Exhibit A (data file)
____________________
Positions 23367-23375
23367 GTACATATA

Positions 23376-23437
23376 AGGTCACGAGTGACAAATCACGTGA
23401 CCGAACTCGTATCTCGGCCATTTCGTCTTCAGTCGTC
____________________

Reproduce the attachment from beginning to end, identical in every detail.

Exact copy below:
Positions 23367-23375
23367 GTACATATA

Positions 23376-23437
23376 AGGTCACGAGTGACAAATCACGTGA
23401 CCGAACTCGTATCTCGGCCATTTCGTCTTCAGTCGTC